Chapter 1. What Happens When There Are No “Best Practices”?

Why does a technologist like a software architect present at a conference or write a book? Because they have discovered what is colloquially known as a “best practice,” a term so overused that those who speak it increasingly experience backlash. Regardless of the term, technologists write books when they have figured out a novel solution to a general problem and want to broadcast it to a wider audience.

But what happens for that vast set of problems that have no good solutions? Entire classes of problems exist in software architecture that have no general good solutions, but rather present one messy set of trade-offs cast against an (almost) equally messy set.

Software developers build outstanding skills in searching online for solutions to a current problem. For example, if they need to figure out how to configure a particular tool in their environment, expert use of Google finds the answer.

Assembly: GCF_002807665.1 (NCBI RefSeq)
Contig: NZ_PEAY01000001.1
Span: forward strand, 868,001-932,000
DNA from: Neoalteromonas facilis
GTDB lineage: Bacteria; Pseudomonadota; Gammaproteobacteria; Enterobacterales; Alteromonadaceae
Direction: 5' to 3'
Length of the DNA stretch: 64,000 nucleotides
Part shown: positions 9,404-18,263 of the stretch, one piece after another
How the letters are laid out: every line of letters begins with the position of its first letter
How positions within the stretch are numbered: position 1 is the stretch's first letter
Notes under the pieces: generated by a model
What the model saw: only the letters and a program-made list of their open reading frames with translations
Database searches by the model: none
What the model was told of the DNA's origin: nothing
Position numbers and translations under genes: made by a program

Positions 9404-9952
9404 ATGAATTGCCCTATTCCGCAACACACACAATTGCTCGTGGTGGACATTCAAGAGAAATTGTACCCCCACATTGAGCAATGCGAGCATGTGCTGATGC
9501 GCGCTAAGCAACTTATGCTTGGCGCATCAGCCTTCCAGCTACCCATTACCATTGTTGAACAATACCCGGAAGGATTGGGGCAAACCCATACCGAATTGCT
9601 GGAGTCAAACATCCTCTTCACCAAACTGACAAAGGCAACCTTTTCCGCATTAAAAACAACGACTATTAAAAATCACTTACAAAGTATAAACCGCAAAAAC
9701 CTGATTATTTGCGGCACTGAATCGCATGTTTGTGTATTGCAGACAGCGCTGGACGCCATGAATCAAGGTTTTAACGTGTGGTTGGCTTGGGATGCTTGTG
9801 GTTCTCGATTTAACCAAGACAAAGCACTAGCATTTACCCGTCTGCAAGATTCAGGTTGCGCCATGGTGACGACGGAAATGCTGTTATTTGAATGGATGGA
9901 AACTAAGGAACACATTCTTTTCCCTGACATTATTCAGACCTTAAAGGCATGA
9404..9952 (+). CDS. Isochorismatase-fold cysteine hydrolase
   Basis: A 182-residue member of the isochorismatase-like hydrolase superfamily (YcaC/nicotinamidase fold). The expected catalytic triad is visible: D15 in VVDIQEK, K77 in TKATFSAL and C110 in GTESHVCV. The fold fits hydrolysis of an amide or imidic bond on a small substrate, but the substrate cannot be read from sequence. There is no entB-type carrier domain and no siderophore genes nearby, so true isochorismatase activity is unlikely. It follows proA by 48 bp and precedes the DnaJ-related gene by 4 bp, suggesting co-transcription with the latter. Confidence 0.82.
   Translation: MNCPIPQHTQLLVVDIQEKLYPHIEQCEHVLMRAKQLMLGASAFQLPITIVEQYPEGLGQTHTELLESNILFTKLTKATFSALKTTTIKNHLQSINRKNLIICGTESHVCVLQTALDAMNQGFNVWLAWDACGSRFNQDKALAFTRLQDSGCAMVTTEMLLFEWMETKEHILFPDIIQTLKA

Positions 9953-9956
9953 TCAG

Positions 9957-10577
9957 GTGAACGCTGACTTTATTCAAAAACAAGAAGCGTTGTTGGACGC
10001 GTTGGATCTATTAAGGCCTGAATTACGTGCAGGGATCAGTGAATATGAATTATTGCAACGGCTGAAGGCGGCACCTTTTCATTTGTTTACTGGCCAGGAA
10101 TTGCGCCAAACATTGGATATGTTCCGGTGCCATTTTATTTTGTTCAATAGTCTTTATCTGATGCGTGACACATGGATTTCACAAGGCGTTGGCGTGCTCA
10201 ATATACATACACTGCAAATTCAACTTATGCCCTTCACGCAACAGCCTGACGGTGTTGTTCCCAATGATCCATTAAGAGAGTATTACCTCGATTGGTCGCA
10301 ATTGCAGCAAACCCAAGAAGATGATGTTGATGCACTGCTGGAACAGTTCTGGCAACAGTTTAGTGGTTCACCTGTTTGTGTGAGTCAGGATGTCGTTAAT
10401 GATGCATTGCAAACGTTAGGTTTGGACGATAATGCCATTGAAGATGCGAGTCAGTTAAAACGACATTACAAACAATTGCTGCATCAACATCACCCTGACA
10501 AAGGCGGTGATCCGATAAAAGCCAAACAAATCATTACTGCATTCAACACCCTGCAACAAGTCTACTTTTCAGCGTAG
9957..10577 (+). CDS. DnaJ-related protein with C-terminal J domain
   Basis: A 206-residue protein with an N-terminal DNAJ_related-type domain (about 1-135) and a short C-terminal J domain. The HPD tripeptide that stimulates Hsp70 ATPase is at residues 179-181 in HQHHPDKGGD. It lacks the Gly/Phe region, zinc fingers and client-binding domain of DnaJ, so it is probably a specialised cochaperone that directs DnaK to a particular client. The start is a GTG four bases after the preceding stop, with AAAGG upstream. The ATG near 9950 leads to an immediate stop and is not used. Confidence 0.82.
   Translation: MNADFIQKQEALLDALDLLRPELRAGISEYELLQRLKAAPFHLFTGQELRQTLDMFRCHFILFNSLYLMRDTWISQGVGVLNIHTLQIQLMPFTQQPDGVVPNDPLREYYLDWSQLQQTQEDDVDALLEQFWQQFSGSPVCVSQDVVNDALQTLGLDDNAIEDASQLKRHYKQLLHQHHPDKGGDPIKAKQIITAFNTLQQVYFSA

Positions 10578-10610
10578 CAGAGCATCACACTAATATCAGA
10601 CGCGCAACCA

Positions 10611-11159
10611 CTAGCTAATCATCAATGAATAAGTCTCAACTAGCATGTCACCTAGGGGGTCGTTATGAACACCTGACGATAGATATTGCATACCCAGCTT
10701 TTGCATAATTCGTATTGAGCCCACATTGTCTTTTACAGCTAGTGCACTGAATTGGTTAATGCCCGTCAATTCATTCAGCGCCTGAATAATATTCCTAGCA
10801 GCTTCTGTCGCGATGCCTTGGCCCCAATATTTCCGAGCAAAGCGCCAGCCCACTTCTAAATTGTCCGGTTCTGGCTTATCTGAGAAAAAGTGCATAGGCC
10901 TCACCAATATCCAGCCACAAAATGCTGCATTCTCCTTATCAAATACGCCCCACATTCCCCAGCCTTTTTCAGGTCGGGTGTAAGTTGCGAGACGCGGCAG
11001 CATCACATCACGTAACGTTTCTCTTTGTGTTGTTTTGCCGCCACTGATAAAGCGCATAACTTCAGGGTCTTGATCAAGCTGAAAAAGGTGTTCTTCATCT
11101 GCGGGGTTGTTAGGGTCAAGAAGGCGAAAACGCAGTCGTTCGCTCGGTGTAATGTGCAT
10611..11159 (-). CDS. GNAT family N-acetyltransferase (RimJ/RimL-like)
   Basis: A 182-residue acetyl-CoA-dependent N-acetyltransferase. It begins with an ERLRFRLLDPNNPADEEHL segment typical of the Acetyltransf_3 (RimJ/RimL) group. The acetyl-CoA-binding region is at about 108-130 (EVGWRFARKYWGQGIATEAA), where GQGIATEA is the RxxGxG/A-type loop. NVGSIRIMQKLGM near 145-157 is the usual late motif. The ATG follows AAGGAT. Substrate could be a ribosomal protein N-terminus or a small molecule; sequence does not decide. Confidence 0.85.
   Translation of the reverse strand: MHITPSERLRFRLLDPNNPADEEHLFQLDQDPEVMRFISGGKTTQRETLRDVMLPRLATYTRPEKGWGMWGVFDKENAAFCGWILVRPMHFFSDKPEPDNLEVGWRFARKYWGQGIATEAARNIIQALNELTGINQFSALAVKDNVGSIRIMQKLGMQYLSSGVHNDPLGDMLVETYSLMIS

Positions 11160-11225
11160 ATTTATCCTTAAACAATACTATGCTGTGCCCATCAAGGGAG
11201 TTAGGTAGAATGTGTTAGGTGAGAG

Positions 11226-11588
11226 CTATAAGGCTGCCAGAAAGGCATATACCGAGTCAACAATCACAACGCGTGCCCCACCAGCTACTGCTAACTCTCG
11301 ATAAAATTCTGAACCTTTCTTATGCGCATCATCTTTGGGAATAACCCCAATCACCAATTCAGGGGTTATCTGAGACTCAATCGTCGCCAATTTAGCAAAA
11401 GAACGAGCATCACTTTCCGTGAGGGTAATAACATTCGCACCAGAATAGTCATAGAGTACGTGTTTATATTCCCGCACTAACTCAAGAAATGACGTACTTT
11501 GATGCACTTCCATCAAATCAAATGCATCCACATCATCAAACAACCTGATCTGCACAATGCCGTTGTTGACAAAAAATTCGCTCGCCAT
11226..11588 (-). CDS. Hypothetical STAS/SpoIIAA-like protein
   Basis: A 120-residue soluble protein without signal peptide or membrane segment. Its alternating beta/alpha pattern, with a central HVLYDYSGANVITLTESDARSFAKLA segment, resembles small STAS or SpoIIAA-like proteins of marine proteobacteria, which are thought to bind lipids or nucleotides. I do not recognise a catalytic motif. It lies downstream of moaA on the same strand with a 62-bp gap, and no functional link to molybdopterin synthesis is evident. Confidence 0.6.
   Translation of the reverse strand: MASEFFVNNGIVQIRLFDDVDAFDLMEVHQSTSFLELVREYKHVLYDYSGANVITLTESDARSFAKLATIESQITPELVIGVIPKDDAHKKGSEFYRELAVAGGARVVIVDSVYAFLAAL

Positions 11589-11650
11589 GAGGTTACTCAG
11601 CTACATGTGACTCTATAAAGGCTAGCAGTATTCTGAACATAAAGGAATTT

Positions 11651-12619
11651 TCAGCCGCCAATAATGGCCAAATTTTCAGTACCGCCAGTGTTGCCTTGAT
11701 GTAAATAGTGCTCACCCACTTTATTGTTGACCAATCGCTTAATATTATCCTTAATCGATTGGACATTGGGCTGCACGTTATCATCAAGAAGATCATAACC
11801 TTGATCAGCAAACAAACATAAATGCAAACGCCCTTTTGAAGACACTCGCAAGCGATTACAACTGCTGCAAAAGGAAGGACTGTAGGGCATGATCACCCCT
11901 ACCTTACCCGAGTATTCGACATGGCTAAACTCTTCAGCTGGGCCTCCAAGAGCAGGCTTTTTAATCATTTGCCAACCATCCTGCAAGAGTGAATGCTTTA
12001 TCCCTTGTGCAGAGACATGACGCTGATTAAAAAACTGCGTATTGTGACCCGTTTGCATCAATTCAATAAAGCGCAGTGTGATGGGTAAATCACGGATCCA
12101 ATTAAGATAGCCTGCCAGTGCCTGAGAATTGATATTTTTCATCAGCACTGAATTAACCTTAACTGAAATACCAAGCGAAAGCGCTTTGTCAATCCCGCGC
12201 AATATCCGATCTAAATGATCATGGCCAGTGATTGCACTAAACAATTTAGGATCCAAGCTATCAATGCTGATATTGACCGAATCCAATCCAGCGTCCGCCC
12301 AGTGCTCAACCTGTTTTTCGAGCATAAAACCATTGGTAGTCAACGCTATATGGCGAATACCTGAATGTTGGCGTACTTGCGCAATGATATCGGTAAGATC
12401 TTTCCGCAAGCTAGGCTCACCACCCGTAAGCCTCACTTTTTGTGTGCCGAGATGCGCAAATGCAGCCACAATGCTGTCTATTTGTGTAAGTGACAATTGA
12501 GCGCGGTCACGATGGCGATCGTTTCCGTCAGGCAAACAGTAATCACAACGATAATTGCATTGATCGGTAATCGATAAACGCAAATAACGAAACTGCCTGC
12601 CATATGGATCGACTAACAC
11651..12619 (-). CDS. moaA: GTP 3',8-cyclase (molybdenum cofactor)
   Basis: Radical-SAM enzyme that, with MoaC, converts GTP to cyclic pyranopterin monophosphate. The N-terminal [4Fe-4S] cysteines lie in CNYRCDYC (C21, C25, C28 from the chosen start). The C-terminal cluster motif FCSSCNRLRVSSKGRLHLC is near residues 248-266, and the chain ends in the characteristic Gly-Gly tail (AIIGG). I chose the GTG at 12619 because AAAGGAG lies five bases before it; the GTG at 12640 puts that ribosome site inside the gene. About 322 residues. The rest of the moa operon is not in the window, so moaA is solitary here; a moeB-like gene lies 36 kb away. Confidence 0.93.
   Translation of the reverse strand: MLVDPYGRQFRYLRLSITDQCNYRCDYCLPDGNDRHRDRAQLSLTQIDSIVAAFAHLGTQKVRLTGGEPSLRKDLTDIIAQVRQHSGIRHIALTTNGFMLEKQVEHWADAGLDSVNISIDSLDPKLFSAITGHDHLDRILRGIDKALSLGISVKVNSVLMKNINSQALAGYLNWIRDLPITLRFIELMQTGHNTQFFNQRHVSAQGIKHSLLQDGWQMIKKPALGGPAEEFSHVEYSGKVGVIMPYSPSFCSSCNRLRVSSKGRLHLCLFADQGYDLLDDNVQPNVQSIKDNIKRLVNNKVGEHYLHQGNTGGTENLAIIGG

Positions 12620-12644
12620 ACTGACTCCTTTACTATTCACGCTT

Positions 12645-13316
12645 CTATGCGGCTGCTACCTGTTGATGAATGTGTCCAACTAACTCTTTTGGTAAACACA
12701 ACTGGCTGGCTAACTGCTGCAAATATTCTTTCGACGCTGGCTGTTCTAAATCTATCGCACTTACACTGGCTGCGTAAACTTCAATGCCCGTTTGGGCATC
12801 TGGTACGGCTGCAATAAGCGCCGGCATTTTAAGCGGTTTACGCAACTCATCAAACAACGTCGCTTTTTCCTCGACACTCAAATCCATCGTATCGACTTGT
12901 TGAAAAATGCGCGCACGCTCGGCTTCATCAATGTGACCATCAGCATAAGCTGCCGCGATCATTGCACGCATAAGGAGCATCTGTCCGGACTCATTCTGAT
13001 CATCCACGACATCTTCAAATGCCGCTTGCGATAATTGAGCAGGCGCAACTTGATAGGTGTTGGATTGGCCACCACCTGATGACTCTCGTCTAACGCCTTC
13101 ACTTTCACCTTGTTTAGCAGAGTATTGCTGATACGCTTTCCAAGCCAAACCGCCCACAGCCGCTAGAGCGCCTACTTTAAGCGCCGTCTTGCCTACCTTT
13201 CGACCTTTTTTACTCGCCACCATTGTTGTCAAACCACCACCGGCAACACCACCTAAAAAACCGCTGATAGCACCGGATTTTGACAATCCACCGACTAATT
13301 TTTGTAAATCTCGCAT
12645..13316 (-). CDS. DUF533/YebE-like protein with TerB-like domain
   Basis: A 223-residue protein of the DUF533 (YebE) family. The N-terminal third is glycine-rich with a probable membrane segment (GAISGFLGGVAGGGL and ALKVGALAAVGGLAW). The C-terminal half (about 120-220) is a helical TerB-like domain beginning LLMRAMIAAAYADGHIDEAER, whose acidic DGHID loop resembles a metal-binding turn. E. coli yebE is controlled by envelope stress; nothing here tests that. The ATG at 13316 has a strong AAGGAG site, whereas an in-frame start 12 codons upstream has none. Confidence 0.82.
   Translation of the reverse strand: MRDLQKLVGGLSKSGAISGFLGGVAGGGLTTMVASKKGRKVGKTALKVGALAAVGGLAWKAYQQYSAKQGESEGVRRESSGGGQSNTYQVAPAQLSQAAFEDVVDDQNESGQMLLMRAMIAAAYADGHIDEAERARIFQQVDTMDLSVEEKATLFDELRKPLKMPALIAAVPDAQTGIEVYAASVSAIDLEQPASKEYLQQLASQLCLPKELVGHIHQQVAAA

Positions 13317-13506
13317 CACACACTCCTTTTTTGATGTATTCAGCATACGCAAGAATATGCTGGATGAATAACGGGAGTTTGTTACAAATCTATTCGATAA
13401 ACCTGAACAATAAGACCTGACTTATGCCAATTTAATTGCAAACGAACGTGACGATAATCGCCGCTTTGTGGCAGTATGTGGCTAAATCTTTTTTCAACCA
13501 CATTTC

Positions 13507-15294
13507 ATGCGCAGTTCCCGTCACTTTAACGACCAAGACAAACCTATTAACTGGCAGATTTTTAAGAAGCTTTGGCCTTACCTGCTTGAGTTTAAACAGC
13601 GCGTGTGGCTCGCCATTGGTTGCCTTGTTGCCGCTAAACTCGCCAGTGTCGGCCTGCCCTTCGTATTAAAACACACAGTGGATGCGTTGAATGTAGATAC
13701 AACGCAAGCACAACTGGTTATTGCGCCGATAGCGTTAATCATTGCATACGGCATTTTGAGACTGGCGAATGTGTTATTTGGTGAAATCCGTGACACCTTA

But that’s not true for architects.

For architects, many problems present unique challenges because they conflate the exact environment and circumstances of your organization—what are the chances that someone has encountered exactly this scenario and blogged it or posted it on Stack Overflow?

Architects may have wondered why so few books exist about architecture compared to technical topics like frameworks, APIs, and so on. Architects rarely experience common problems but constantly struggle with decision making in novel situations. For architects, every problem is a snowflake. In many cases, the problem is novel not just within a particular organization but rather throughout the world. No books or conference sessions exist for those problems!

Architects shouldn’t constantly seek out silver-bullet solutions to their problems; they are as rare now as in 1986, when Fred Brooks coined the term:

There is no single development, in either technology or management technique, which by itself promises even one order of magnitude [tenfold] improvement within a decade in productivity, in reliability, in simplicity.